Sacks is engaging and deeply concerned about his subject/patients—autistic, Tourette's and brain-damaged in various ways—treating them all with immense humane consideration. He thinks long, hard and deeply about the problems of brain function and its lapses. He is also encyclopedic in his interests and reading. He seems to have devoured virtually every book ever written, and he brings them into his discussions not with personal pride or showiness, but because he thinks they are relevant and you ...more
C. McKenzie
Apr 02, 2012 C. McKenzie rated it it was amazing
Sacks explores disease or affliction as it encourages or requires adaptation and by extension, growth. Each case study (there are seven) in the book details the manner in which patients were transformed by what he calls, "neurological chance." The most interesting to me were the blind man who is given sight, but can't perceive the world around him using his eyes. The painter who suddenly becomes colorblind goes through a period of denial, then rejection of his life's work. Finally, he re imagine ...more
Apr 23, 2013 Robert rated it really liked it
If I were to generalize about Oliver Sacks’s collection of essays entitled, An Anthropologist on Mars, I suppose I would say it confronts the astonishing range of human phenomena that are considered abnormal...but may not be.

Most people experience some form of obsessional thinking or compulsive behavior at some point in their lives; most people are inexplicably “good” at certain things and “bad” at others; most people have emotional blind spots and insensitivities; and most people think they see
If this book ended after the first five case studies, I would have given this four stars, but the last two studies really seemed to drag for me. Actually, I really enjoyed reading about Stephen Wiltshire, as well, and I wish Sacks had confined that study to just him. In fact, I highly recommend googling Stephen Wiltshire, and catching a glimpse of him and his work on the documentary tv show Extraordinary People. Sacks is good at describing Wiltshire's extraordinary talent, but not as good at ill ...more
Jan 30, 2012 Selena rated it did not like it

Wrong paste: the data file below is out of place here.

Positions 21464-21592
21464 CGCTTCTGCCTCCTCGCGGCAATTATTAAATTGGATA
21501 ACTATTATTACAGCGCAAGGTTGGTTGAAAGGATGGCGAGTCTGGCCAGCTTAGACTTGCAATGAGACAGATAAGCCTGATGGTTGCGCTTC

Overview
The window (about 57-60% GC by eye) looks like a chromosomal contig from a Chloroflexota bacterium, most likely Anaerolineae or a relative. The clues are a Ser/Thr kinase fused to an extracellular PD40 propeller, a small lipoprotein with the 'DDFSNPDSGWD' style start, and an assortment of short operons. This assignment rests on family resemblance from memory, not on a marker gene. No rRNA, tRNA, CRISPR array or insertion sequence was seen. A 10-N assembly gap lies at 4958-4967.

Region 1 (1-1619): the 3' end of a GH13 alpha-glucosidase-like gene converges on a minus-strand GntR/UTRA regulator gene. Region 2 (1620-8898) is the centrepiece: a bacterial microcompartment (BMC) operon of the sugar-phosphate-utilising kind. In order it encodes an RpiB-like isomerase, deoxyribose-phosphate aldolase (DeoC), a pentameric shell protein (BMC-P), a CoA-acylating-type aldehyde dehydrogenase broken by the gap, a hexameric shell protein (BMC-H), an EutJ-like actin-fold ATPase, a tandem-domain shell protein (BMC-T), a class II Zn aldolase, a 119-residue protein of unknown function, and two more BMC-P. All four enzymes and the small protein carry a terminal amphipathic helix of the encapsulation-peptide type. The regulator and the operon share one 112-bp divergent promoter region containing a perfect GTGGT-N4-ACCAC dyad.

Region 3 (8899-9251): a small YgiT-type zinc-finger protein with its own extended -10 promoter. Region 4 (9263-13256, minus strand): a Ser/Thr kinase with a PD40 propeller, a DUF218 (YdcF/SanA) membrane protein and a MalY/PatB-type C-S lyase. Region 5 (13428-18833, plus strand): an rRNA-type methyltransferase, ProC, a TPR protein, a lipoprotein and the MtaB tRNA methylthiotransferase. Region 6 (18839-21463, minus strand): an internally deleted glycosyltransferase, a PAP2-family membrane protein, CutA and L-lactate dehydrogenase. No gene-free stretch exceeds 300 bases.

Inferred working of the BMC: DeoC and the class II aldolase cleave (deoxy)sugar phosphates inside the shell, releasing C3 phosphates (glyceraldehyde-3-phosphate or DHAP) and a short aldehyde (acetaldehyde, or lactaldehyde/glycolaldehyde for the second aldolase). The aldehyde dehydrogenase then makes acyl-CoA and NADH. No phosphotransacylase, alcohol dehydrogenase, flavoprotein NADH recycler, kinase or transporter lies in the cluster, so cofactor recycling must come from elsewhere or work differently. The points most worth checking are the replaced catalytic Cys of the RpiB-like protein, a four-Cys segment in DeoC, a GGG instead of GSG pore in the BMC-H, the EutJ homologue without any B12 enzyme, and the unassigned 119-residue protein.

Good riddance, I say. Unless forced against my will, I'll never read another book by this guy again.

You see, he had the nasty habbit of referring to his other books, but not saying a word about how they were really related or how they helped his argument. It seemed more to me that he was advertising his books and expected you either to have already read his other books or to run out and buy them to understand why it was important.

I ignored most of his footnotes after the first chapter. I found t
Sophia Diggs-galligan
This book is much like a lot of Oliver Sacks' work: it tells scintillating story that piques your interest, and has more than enough content. However, while it does reach more personal and philosophical feel at times, this always seems a bit contrived.

For the most part though, this book was plenty fascinating.

I especially enjoyed such chapters like "Prodigies", those dealing with autistic savants, because they really illustrate the idea of a deficit becoming a strength, you are blind, so your
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Oliver Wolf Sacks, CBE, was a British neurologist residing in the United States, who has written popular books about his patients, the most famous of which is Awakenings, which was adapted into a film of the same name starring Robin Williams and Robert De Niro.

Sacks was the youngest of four children born to a prosperous North London Jewish couple: Sam, a physician, and Elsie, a surgeon. When he wa
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“Some people with Tourette's have flinging tics- sudden, seemingly motiveless urges or compulsions to throw objects..... (I see somewhat similar flinging behaviors- though not tics- in my two year old godson, now in a stage of primal antinomianism and anarchy)” 3 likes
“This sense of the brain’s remarkable plasticity, its capacity for the most striking adaptations, not least in the special (and often desperate) circumstances of neural or sensory mishap, has come to dominate my own perception of my patients and their lives. So much so, indeed, that I am sometimes moved to wonder whether it may not be necessary to redefine the very concepts of “health” and “disease,” to see these in terms of the ability of the organism to create a new organization and order, one that fits its special, altered disposition and needs, rather than in the terms of a rigidly defined “norm.” 1 likes